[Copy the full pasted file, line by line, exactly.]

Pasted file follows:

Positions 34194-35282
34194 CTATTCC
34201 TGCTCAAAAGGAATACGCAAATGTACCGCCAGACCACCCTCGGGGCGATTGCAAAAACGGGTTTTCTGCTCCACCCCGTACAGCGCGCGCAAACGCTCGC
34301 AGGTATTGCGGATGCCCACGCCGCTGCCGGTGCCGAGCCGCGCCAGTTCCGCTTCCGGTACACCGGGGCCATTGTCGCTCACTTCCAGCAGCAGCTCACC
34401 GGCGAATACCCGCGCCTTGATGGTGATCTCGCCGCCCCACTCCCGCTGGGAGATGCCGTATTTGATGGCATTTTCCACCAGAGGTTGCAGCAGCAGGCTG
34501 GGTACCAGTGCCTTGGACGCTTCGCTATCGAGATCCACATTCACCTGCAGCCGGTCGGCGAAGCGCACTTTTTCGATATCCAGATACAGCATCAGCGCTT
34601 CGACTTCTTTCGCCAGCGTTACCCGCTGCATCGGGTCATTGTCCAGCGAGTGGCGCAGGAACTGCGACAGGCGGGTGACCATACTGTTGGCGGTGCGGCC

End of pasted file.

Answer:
Positions 34194-35282
34194 CTATTCC
34201 TGCTCAAAAGGAATACGCAAATGTACCGCCAGACCACCCTCGGGGCGATTGCAAAAACGGGTTTTCTGCTCCACCCCGTACAGCGCGCGCAAACGCTCGC
34301 AGGTATTGCGGATGCCCACGCCGCTGCCGGTGCCGAGCCGCGCCAGTTCCGCTTCCGGTACACCGGGGCCATTGTCGCTCACTTCCAGCAGCAGCTCACC
34401 GGCGAATACCCGCGCCTTGATGGTGATCTCGCCGCCCCACTCCCGCTGGGAGATGCCGTATTTGATGGCATTTTCCACCAGAGGTTGCAGCAGCAGGCTG
34501 GGTACCAGTGCCTTGGACGCTTCGCTATCGAGATCCACATTCACCTGCAGCCGGTCGGCGAAGCGCACTTTTTCGATATCCAGATACAGCATCAGCGCTT
34601 CGACTTCTTTCGCCAGCGTTACCCGCTGCATCGGGTCATTGTCCAGCGAGTGGCGCAGGAACTGCGACAGGCGGGTGACCATACTGTTGGCGGTGCGGCC